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Bryce Brown, Suh iPads and a player poll

Discussion in 'CU Buffs Newsroom' started by RSSBot, Aug 3, 2010.

  1. RSSBot

    RSSBot News Junkie

    Jul 8, 2005
    Likes Received:
    [​IMG]I trust you all made it through the weekend without me. I made it without you ... but just barely. Here's a few headlines from over the weekend that should be addressed on this here World Wide Web log.
    • The situation with Bryce Brown looks like it's turned into a staring contest and has to be a little frustrating for Kansas State fans. Tennessee coach Derek Dooley says he hasn't granted Brown a release because he hasn't asked for one face-to-face. Brown's father, Arthur Brown, says he did. Let's back it up a bit for the unfamiliar. In short, Brown seems set to join his brother, linebacker (also named) Arthur Brown who transferred to Manhattan from Miami, in becoming a Wildcat. Both are Wichita natives and both were top-ranked recruits coming out of high school. Here's a little more on Brown. My guess: this is solved in a week or two and Kansas State suits up the Brown brothers for the 2011 season.
    • Ndamukong Suh really loves Nebraska. The former Huskers star -- who has yet to sign his rookie contract -- donated 160 iPads to the football program over the weekend. The most interesting thing is the details of the gift: To fall in line with compliance, the iPads must be mounted into players' lockers and messages can be sent only to coaches and academic personnel via the gadget. Pretty cool, and sounds expensive, but it's pretty short of his first gift: a $2 million check to the athletic department pledged on the Memorial Stadium field during the spring game before he was drafted. Both are pretty cool.
    • What's not cool? Oklahoma State defensive end Jamie Blatnik. Fresh off a stop in Dallas at Big 12 media days as the Cowboys' representative, Blatnik was cited for assault and battery after allegedly fighting with a former teammate, leaving the individual "bleeding profusely" from the eye and suffered a fractured orbital socket, according to police. The Tulsa World has more details on the incident, but this is a headache coach Mike Gundy didn't need entering fall camp. The 6-foot-3, 270-pounder was slotted to start in 2010. We'll see what impact this incident has on that when the Cowboys kick off their season against Washington State on Sept. 4 in Stillwater.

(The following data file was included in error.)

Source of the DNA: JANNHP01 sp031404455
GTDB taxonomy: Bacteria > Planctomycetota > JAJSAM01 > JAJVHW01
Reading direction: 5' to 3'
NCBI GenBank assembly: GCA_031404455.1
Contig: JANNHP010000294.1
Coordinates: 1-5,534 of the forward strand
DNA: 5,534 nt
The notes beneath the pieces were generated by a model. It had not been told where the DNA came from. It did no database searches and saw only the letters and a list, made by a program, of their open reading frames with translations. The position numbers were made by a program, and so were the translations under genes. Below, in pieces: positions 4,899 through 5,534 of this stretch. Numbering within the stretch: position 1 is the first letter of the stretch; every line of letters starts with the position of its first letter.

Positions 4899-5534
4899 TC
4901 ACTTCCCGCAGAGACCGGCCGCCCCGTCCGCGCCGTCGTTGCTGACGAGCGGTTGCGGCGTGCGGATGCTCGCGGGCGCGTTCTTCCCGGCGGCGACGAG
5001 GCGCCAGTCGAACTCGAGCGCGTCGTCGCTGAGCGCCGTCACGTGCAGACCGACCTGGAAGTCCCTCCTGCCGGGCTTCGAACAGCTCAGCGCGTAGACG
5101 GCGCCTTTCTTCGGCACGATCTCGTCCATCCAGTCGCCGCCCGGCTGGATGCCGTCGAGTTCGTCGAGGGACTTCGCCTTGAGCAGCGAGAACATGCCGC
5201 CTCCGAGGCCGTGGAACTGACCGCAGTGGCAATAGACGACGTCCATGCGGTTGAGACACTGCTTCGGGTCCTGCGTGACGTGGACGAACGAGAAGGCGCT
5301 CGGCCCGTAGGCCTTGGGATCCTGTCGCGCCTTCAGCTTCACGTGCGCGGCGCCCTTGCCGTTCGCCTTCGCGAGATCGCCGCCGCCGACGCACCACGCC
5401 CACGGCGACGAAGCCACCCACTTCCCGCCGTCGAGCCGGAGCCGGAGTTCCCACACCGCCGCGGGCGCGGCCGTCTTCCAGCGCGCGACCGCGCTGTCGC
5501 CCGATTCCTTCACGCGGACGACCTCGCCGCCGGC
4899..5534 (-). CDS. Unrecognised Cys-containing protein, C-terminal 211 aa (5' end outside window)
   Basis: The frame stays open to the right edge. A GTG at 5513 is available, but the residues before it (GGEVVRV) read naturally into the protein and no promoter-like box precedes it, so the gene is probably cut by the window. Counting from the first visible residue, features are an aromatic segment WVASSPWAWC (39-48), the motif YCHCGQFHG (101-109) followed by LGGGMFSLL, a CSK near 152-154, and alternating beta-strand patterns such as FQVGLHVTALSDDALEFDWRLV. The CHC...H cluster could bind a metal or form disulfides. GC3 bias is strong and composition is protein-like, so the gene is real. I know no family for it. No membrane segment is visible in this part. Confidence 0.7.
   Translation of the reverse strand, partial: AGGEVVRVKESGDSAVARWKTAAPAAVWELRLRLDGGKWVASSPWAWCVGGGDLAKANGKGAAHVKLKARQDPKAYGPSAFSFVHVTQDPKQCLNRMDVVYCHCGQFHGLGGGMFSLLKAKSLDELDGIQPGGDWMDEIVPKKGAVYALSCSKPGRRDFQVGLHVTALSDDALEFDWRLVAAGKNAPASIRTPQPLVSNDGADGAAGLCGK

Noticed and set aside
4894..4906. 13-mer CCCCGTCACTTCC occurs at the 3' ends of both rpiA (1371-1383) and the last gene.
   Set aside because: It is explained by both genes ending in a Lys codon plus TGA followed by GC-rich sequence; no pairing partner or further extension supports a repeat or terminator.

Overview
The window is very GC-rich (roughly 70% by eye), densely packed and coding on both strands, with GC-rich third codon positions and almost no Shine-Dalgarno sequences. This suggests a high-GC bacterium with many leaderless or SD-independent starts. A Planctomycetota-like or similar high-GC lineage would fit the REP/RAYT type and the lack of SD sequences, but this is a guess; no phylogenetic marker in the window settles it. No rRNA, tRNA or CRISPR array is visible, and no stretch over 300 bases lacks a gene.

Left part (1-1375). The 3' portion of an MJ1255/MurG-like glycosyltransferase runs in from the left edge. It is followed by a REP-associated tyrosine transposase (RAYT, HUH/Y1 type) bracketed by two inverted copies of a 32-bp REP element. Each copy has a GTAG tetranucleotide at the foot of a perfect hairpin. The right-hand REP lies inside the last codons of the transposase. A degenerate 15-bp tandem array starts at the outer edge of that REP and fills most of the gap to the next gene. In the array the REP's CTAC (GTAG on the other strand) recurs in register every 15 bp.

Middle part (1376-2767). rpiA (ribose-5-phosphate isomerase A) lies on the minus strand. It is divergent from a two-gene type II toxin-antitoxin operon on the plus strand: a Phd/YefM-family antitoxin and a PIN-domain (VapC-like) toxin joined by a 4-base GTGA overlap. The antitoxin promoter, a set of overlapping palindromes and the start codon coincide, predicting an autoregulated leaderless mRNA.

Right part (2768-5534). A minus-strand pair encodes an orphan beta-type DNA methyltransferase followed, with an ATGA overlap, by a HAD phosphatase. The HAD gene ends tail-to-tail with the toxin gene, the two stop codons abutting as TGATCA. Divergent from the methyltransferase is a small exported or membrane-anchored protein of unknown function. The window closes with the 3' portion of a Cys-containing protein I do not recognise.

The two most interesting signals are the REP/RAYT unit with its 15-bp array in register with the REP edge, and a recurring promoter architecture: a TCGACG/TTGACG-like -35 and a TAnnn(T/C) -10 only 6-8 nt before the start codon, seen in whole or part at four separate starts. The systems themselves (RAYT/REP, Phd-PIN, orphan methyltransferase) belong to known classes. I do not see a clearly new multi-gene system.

• Texas A&M president R. Bowen Loftin isn't backing down from the tough talk about the Aggies getting their $20 million from the conference in total revenue by 2012-13. From the San Antonio Express-News: "Texas A&M deserves to be treated fairly in all that we do," Loftin told about 900 Aggies faithful in the hotel ballroom Saturday. "And I guarantee you we will be treated fairly. Whatever it takes." The school says the first step -- if not given the money -- will be legal action followed by a possible move to the SEC. Commissioner Dan Beebe can't be happy about this surfacing after last week's lovefest in Dallas, but he issued a statement over the weekend reaffirming that Texas A&M would get its money. Now I suppose there's little left to do besides wait and see.
    • Two interesting player polls from the Tulsa World and The Oklahoman. Remember, this is just what the players think, but I'd definitely recommend both. Here's a few tidbits pulled from the data collected at last week's media days:
      • Players polled by The Oklahoman voted 100 percent to keep the championship game. The Tulsa World tallied a 15-2 vote in favor of the game. How much influence will that have? Let's go with none to less than none. But still an interesting result.
      • TCU was the overwhelming favorite as a candidate to join the Big 12 if the league chose to expand, with 27 percent of poll respondents tabbing the Horned Frogs as a school to mail an invite. Tied in second place with 11 percent: Arkansas and Houston.
      • Forty-one percent of respondents said if they had to kick a team out of the Big 12, it'd be Iowa State. Twenty-seven percent said Baylor.
      • Couldn't be much less of a consensus on the league's best player. Respondents weren't allowed to suggest players on their own team, and Jared Crick was the only player to receive more than one vote -- with two.
      • The league's three most hostile stadiums: Nebraska, Oklahoma State and Missouri. Nowhere on the list: Texas and Oklahoma.
      • Plenty, plenty more in both polls there you guys should see, including a nice collection of candid, anonymous quotes about what players will and won't miss about Colorado and Nebraska.


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